Kanye threatened the Jews yesterday on twitter and it’s not even trending. Why do mostly only Jews speak up against Jewish hate? The silence is so loud  .

As A Jew myself, I’m mortified that someone has the mindset that West does.  And when I see him in the same cycle doing in an indepth interview with Tucker Carlson that attempted to explain his decision to wear a “White Lives Matter” shirt at a Paris fashion show, it was a reminder that Carlson, on top of being the anchor of said most popular program on cable, is also now part of FOX Nation.  Which is also devoting programs to the likes of Roseanne Barr and Sharon Osbourne, each fired from broadcst network jobs in recent years for posting what executives believed were racist tweets.    Noticing a pattern here?

First of all, let me clear up any confusion.  I’m at best only modestly familiar with West’s musical talents; personally, I prefer Drake.   And I am far more stunned that, in spite of his clearly warped brain, he somehow convinced Kim Kardashian to produce children with him.  You can unpack my own need for therapy with that statement.  So this is by no means a defense of West’s opinions.  Nor is it one that will attempt to defend Carlson for his, which is the epitome of elitist what-about-ism that frequently contorts facts into a word salad and clips that frame what manty consider an incindiary POV.

Rather, this is about whether any of these FOX Nation personalities and subjects have any right to express their viewpoints at all.

Those that have expressed public outrage at Kanye’s view of the world are not without their own questionable motivations.  Curtis, after all, is in the midst of heavily promoting her HALLOWEEN ENDS movie, which happens to open Friday at a theatre near you.  Silverman built her comedy career with a hilarious and provocative monologue about the inner thoughts of her vagina (which, as many comedians I’ve personally known have confirmed, was often readily displayed at many a wild party).  Keeping themselves in national conversation to support their own brands is not completely off the table.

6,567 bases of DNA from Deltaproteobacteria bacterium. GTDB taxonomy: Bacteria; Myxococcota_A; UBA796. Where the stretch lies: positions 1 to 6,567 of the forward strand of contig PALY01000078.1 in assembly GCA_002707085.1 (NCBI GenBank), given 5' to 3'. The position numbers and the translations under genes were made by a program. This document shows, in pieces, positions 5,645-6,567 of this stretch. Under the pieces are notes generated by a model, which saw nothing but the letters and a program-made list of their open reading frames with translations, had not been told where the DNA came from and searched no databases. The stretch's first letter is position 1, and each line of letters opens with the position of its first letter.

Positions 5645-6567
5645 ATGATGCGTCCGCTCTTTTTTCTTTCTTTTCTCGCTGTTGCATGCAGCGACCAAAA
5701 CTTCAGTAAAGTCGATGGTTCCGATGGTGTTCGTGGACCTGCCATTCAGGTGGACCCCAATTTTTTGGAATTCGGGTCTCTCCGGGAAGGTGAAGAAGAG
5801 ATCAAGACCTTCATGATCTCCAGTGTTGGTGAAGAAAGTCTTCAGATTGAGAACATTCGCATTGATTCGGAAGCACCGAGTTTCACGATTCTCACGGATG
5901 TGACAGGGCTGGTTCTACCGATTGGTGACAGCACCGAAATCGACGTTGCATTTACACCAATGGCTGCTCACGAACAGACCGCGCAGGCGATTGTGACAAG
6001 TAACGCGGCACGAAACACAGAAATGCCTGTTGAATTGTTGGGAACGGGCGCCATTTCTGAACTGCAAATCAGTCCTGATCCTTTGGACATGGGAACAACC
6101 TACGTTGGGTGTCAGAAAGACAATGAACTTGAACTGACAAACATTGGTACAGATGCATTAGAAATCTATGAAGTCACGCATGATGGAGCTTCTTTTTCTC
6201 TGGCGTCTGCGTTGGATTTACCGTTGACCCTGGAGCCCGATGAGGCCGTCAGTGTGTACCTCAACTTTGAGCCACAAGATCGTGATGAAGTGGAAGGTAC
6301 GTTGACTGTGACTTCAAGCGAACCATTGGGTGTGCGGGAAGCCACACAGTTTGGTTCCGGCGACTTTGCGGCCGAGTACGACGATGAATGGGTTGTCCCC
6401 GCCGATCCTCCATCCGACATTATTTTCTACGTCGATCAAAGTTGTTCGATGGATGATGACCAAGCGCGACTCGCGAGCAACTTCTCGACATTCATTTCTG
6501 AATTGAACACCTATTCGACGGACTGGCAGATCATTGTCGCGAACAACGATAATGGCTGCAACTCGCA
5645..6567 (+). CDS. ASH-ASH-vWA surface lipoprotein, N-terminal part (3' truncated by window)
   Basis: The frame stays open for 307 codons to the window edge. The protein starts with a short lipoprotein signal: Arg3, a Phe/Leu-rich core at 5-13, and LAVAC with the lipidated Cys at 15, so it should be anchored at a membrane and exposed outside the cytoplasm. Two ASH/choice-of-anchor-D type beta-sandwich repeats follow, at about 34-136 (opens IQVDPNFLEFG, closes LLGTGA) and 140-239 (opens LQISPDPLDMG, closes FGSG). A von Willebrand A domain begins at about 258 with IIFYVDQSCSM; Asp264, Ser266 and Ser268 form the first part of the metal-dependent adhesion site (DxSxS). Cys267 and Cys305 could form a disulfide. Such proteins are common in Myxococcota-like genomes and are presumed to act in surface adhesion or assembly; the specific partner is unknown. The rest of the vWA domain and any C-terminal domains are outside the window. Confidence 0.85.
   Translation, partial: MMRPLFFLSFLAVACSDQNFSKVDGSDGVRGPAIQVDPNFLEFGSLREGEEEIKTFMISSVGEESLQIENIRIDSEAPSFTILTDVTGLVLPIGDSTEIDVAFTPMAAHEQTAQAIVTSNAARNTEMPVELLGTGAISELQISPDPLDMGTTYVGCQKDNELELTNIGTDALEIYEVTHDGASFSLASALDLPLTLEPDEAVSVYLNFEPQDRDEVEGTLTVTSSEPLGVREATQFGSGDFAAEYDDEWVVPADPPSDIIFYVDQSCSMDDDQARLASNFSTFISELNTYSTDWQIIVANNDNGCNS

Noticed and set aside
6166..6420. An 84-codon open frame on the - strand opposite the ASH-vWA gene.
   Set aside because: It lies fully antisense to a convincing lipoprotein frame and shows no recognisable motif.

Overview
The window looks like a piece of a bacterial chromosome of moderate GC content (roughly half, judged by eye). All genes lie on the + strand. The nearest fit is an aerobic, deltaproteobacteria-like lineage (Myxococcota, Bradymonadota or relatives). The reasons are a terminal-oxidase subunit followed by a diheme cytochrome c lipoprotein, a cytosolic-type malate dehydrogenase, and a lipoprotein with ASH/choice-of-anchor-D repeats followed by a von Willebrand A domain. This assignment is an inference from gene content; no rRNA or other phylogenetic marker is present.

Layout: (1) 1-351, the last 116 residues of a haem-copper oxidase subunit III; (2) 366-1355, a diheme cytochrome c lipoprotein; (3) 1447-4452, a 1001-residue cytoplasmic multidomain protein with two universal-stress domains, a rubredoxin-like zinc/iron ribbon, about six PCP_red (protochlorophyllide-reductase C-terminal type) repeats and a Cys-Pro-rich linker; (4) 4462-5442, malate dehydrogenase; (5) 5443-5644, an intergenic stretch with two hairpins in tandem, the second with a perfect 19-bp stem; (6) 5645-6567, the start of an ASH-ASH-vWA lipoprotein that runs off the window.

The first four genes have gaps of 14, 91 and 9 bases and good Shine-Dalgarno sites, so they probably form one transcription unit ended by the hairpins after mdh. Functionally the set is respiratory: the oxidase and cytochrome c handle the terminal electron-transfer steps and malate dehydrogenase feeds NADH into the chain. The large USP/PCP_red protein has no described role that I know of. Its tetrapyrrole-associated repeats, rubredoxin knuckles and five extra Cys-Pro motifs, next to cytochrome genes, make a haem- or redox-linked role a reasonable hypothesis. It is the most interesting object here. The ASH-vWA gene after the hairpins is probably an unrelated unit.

But I’m NOT the least bit offended by either of those behaviors, because what they both did now was merely express their opinions.  As I am now.  And as Voltaire urged us to do four centuries ago.  And as Klarman is attempting to build a viable business model out of FOX Nation with today.  If enough people sign up to make it profitable enough for FOX to continue it, it will continue, and he’ll be employed.  If not, it’s likely at some point they’ll both be gone eventually–although you’d be right to suspect there’s probably more rope here than most FOX businesses have.

And no, I don’t subscribe to it, nor am I any financial position to do so for quite a while.  As I’ve reminded those of you who care to read these days, I’ve had my own share of prejudicial treatment of late, professionally and personally.  So yes, I can fully identify with those who are so justifiably aghast at what Kanye wears and tweets.  And I suppose I can take some solace that even Kardashian now understands how truly f–ked up he is.

But he does have the right to express his opinion.  We have the right to despise him for it.  Barr and Osbourne have the right to have their own opinions as well.  Both have apologized profusely for their views.   Like any of us, they now want to move on with the rest of their lives.  Personally, I find it incendiary that people believe having a controversial opinion is reason enough to deny someone that right for the rest of their existence.  And, apparently, so does Klarman, and those who can afford to subscribe to FOX Nation, or at least watch the branded content that FOX News Channel airs as a barker for the streaming service.

If you disagree with their viewpoints, or that of FOX Nation or even FOX, you don’t have to watch.  You don’t even need to pay attention to what any of them say.  Frankly, you should probably not be as focused on what even Curtis and Silverman and others say, either.  Maybe pay a tad more notice to what someone like yours truly says, or how deeply I wish someone would give a shred of a f–k about my situation that those of any of these far more successful and prolific personalities.

Voltaire would certainly back me up.  And I wonder how he’d play on FOX Nation.  Maybe my high school French teacher would have subscribed.

Until next time…